By Martin Hutchinson
BBC News Online staff
It is not the instant of Louise Brown's birth that gives Professor Robert Edwards the most pleasure.
Edwards pictured in 1978 at Louise Brown's birth
The IVF pioneer is a scientific man - while he describes her first cry as "stunning", his most prized moment came long before that.
It was the moment when, years earlier, under the microscope in Cambridge, he saw the tell tale signs that he had created a new life.
After putting sperm and eggs together, he saw the machinery of the cell in action, starting on the long route towards the building of a human baby.
"It was amazing. Then, I knew that the whole field was opening up before my eyes."
The idea of in vitro fertilisation had first been put forward as early as the 1930s, but it was not until the 1950s that anyone managed to fertilise a mammal egg in a test tube.
Rabbits were one thing, but, as scientists were finding out, the secrets of the human reproductive sytem proved to be hard-won indeed.
Edwards, Steptoe - and Louise
Professor Edwards said: "By 1965 I'd been trying to mature human eggs for the past five years."
It took further years of effort to produce a magical figure - 37 hours - the length of time it took for a human egg to become ready for fertilisation after a particular point in a woman's cycle.
Despite the delay Edwards felt that his team was alone in trying to answer these questions.
"There was nobody racing against us - nobody had figured any of the ideas of this concept."
Eventually, after endless tinkering with the fluid surrounding his eggs and sperm he had his goal, under his microscope - five day human embryos called blastocysts, little balls of cells, developing normally.
"I looked, and there they were, just floating there - beautiful."
Eventually, thoughts turned increasingly to the practical, from the laboratory towards live patients.
Edwards knew he would need a partner to help him retrieve eggs so that he could fertilise them.
"I read about this chap Steptoe in the Lancet, about his work with something called a laparascope - a probe.
"He was writing about how he had managed to reach the fallopian tubes.
"I thought, if he can do that, he can reach the ovaries."
Steptoe already had the reputation as a maverick - Edwards was warned that he was "dangerous".
However, pretty soon, once the aim of their alliance became common knowledge, both of them were attracting hostile comment from all sides.
"No-one allowed us to consult from their clinic - even when we had the proper ethical consent.
"We were called everything under the sun - immoral, unethical, dehumanising."
But he never shied away from the debate.
"I've never been frightened of the ethical side of things.
"Patrick and I agreed when we first started that if ever either of us thought we were doing harm, we would stop instantly - and chuck out all our techniques."
Their clinic moved to Oldham, and there was no shortage of desperate couples who had been told that they had no chance of having a child.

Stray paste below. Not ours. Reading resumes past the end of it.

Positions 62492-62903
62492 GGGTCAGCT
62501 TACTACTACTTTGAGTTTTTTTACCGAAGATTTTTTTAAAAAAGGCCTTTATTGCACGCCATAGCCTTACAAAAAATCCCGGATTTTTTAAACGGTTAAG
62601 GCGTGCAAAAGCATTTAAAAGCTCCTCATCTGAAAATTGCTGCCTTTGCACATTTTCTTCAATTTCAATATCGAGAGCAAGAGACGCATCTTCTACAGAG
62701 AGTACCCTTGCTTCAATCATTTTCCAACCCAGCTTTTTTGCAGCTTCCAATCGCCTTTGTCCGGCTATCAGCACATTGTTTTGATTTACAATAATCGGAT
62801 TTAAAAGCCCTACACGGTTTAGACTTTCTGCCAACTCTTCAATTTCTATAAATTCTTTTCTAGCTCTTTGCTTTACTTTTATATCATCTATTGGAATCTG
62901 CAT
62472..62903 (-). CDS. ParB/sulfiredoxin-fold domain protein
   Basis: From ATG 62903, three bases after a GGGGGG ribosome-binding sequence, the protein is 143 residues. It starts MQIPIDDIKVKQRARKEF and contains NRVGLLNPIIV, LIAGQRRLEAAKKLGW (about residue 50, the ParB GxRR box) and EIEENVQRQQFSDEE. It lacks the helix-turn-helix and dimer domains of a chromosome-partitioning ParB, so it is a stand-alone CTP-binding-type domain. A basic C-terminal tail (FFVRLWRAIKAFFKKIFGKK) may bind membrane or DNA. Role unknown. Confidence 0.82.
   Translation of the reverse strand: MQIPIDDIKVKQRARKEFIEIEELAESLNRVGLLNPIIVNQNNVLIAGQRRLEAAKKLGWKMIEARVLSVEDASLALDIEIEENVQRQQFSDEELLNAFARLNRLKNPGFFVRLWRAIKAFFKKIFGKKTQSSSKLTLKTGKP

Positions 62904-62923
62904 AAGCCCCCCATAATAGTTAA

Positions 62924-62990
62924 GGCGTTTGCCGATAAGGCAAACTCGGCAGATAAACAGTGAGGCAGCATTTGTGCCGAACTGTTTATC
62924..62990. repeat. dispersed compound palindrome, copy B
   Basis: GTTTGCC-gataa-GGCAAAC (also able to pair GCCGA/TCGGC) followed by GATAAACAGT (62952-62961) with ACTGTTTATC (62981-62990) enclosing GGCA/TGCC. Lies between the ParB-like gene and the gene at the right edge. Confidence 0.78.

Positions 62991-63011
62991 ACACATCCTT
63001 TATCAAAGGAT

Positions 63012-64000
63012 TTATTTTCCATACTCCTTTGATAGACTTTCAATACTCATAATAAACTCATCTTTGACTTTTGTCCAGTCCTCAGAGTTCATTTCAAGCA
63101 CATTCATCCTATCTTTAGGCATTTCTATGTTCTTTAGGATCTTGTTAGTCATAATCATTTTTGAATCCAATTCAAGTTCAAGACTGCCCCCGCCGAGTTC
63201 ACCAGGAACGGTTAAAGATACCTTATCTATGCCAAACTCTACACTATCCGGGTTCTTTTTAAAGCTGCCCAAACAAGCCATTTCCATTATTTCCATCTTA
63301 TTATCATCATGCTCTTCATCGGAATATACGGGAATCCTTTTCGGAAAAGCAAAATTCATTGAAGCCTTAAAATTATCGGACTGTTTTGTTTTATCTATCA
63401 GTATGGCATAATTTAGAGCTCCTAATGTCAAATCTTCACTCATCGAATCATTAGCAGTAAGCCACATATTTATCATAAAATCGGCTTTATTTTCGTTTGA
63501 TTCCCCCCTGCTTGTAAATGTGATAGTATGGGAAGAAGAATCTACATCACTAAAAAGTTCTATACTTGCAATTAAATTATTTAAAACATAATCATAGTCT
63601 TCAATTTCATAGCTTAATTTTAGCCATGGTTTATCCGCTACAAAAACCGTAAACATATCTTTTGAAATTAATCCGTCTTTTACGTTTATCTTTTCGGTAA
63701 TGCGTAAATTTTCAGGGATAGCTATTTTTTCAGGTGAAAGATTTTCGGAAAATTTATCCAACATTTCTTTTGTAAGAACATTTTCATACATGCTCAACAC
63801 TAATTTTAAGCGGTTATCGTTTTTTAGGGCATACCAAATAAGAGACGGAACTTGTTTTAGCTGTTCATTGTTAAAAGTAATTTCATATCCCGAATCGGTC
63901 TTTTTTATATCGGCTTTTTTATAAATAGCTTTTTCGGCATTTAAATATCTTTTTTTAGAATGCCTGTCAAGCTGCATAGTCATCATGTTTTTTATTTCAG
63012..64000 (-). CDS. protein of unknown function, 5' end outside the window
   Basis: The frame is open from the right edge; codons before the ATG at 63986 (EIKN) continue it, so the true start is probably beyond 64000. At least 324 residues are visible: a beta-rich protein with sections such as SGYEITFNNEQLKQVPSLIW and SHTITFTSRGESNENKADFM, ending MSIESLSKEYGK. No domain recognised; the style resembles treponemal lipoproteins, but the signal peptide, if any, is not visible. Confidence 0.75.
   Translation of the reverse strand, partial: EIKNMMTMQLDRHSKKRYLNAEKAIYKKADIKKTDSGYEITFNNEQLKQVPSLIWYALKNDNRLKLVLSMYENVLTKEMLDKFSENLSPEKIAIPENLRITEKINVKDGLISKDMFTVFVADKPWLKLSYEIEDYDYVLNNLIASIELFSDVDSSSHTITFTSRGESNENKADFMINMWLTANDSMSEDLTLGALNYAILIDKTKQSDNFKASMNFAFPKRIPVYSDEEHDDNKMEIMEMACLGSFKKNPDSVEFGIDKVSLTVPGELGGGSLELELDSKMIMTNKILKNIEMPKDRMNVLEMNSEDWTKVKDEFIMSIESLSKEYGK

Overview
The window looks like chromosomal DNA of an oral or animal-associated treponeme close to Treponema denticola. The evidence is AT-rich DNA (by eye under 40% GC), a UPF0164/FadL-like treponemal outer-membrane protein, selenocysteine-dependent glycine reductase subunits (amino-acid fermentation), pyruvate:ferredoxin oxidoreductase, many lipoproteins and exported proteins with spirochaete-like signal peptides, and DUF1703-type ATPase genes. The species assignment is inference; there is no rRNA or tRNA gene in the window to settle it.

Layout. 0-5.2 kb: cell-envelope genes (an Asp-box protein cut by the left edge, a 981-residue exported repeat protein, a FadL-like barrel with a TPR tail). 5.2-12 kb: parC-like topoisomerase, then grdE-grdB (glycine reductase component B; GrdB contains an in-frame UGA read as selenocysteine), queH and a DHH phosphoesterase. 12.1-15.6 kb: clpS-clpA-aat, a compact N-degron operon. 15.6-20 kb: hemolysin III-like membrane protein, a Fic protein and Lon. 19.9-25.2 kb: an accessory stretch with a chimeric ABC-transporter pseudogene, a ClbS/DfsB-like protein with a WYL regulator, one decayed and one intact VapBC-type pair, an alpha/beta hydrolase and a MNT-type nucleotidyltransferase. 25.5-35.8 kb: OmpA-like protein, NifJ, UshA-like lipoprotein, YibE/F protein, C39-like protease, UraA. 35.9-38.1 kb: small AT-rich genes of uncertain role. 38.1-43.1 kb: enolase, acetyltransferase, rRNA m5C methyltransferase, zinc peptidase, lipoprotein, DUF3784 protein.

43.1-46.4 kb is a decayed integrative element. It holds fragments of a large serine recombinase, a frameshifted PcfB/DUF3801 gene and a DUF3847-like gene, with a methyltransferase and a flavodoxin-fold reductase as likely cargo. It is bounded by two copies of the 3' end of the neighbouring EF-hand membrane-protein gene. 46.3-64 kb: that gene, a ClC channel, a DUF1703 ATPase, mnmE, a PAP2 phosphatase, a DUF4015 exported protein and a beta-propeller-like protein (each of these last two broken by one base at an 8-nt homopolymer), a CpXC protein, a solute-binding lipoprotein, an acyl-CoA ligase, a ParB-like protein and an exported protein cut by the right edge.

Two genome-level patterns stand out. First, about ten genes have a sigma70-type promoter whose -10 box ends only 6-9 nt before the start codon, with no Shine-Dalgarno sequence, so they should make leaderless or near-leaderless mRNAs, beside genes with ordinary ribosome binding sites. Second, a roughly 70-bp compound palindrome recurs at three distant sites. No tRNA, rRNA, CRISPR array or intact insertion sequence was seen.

Edwards shuttled back and forth from Oldham to Cambridge - occasionally carrying freshly "harvested" eggs strapped to his side to keep them warm as he made the journey.
Despite the successes in the laboratory, there were many other problems to be overcome.
A way had to be found to control ovulation using drugs, and to predict when a woman was ready for "egg retrieval".
On top of that, techniques to make sure male sperm was ready to fertilise had to be developed, and a decision had to be made as to how soon after fertilisation the new embryo should be put back.
And, for years, there was little to celebrate at Oldham General Hospital.
"The disasters came one after another - there was not a sign of a pregnancy.
Patrick Steptoe died in 1988
"Then there were early pregnancies that aborted."
What should have been a step forward proved precisely the opposite - a pregnancy in a woman whose fallopian tubes had been removed by surgeons.
However, cruelly, the operation had left remnants of tube, and the embryo implanted in one of these, creating a potentially dangerous situation.
For critics of the research programme, this was too good an opportunity to miss.
"There were so many problems, yet we never thought they were insurmountable. We knew it could be done."
Eventually, the Browns arrived in Oldham, and Steptoe and Edwards' moment had arrived.
They realised the immense potential of what they had achieved.
"We may have overestimated it. When we discussed how many people would be affected by this technique, we put it at about 10 per cent of the population.
"The whole world was opening up. It's a revolution in thinking - that man is controlling his own conception."
Even now, he has kind words for many of those considered mavericks, operating at the very fringes of mainstream ethics, such as Professor Severino Antinori, who claims to be attempting to clone a human.
"He is a man who cares very much for his patients - nobody goes into this to cause harm.
"I've never seen anyone try to do evil."
And at 77 years of age, while many would be happy to accept retirement and relaxation, Edwards is talking about getting back into the laboratory to get to work on embryos once again.
One of the fields which he first probed back in the 1960s - stem cells - could, in his lifetime, provide treatments and perhaps even cures for some of mankind's most feared diseases.
Professor Bob Edwards may not be remembered only for Louise Brown.